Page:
TOPSHOT - A US military helicopter is pictured flying above the US embassy in Kabul on August 15, 2021. (Photo by Wakil KOHSAR / AFP) (Photo by WAKIL KOHSAR/AFP via Getty Images)

The Taliban has effectively taken power in Afghanistan after insurgents captured Kabul, the capital city, yesterday. President Ashraf Ghani fled the country, and American diplomats and Afghan civilians were scrambling to get out as conditions rapidly deteriorated around the airport.

The US government said it’s deploying nearly 6,000 troops to facilitate evacuations via military and civilian flights over the next two days.

Big picture: Since the US invasion in 2001, more than 47,000 Afghan civilians and nearly 2,500 US troops have died in the conflict.

The war has also cost the US an astronomical sum—$2.26 trillion to be exact, according to the Brown University Costs of War project.

  • That includes $815.7 billion in direct war-fighting costs and $143 billion for nation-building, including infrastructure projects and training Afghan military forces.

But instead of raising money through war bonds or raising taxes as it has for previous wars, the US paid for its post-9/11 military actions through general government revenue, which means it needed to borrow heavily. The government has already forked over roughly $530 billion in interest, and total debt payments are estimated to balloon to $6.5 trillion by 2050, according to the Costs of War project.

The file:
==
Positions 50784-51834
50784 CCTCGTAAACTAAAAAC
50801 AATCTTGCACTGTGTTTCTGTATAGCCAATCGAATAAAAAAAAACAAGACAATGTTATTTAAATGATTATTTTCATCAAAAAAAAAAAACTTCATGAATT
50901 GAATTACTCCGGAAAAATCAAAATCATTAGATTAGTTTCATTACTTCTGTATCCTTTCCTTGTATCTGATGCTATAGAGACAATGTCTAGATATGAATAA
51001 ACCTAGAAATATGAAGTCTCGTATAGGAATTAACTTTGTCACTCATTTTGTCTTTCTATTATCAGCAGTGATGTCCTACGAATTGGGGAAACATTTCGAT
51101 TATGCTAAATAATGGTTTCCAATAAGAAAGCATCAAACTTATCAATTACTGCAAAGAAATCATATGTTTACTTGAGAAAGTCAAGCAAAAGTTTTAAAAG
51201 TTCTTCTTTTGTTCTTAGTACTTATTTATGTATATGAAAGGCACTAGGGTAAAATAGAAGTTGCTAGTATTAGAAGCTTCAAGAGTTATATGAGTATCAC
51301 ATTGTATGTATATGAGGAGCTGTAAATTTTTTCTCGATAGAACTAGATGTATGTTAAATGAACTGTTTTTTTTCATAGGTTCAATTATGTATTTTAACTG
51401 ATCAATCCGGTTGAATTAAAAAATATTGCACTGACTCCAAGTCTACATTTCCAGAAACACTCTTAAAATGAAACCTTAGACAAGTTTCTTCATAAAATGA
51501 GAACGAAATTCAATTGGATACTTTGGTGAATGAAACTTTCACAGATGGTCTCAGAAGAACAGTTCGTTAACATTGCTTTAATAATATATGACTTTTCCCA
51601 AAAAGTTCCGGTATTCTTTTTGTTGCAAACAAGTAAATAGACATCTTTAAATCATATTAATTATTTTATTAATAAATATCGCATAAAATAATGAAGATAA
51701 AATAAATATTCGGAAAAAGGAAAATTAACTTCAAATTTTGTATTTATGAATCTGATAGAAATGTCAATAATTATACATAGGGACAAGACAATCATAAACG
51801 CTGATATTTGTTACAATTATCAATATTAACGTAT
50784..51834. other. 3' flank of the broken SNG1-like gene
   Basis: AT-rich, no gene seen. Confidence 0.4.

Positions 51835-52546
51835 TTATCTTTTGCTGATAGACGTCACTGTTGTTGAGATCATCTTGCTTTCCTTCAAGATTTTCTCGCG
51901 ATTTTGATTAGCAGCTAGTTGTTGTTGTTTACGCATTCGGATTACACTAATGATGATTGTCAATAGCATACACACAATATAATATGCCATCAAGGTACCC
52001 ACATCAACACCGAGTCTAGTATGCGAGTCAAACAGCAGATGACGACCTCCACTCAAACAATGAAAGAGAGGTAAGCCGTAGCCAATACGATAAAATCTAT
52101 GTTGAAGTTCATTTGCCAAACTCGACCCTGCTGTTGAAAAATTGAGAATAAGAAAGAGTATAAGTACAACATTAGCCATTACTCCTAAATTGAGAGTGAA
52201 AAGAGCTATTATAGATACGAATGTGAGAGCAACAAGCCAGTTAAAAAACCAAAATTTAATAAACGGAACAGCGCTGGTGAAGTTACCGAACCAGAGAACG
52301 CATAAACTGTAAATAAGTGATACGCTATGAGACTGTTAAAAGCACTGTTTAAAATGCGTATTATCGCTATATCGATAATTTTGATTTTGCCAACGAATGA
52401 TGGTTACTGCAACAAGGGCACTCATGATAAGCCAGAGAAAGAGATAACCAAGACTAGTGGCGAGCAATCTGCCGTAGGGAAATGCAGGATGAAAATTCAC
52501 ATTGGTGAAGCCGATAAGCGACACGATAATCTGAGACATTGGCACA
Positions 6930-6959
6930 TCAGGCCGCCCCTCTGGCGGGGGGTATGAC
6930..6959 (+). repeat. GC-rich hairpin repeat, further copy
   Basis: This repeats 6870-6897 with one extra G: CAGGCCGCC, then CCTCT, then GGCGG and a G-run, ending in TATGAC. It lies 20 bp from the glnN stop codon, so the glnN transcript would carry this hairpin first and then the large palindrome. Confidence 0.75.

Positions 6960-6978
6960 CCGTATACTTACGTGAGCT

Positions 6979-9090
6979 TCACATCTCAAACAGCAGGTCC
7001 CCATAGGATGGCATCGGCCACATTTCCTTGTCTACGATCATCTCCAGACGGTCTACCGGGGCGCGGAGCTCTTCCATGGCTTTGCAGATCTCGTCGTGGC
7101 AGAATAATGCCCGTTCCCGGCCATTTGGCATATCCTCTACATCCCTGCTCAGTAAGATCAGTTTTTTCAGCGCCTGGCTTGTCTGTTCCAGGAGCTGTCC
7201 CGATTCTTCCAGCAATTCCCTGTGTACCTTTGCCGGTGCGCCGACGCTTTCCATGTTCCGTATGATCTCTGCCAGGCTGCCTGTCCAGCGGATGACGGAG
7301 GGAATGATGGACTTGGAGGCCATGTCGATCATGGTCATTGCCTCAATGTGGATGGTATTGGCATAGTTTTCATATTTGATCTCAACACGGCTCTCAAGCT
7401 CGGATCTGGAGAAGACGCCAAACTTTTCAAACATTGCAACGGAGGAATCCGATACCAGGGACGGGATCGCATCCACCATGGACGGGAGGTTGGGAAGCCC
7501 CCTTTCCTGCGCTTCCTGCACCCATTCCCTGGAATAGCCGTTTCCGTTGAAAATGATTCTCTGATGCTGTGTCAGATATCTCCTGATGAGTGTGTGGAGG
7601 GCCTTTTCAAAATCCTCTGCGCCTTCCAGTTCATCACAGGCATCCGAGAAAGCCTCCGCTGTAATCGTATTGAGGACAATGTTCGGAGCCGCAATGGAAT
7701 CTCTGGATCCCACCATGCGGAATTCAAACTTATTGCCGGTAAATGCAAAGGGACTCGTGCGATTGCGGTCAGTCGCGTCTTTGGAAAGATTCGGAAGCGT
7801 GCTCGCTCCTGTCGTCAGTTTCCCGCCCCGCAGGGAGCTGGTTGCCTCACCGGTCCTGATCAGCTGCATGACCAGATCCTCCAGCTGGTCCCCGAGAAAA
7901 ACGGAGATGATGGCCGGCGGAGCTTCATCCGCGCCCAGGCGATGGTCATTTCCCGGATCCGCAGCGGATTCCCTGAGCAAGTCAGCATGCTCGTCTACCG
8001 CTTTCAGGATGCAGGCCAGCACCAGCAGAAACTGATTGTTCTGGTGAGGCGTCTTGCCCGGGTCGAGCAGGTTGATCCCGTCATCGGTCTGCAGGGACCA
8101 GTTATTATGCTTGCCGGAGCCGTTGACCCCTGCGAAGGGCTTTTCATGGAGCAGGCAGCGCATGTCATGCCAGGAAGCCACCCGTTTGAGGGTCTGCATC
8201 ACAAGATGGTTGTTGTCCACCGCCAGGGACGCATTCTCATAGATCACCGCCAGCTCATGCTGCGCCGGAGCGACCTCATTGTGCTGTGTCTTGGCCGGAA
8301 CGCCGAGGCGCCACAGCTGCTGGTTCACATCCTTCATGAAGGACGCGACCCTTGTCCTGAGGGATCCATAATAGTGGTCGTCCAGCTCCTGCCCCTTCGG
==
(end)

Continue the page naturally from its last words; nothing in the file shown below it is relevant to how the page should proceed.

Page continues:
What is there to show for it?

Very little. The Afghan poverty rate increased to 47% in 2020, up from 36% in 2007 when World Bank records began. Schools, hospitals, and dams built by Americans have been largely ineffective. The US-trained Afghan military was easily overwhelmed by the Taliban’s advance in a matter of weeks.

  • A few noticeable improvements in Afghanistan over the past two decades include increased life expectancy (56 years → 64) and a jump in the literacy rate (rising 8%, to 43%).

Looking ahead…the costs outlined here are really just the tip of the iceberg. For example, the US will need to continue to provide care for veterans wounded in the Afghanistan and Iraq wars for decades to come. That expense, which will total more than $2 trillion, is not expected to peak until after 2048, according to Linda Bilmes of Harvard University’s Kennedy School.

+ Further reading: How America failed in Afghanistan and who are the Taliban?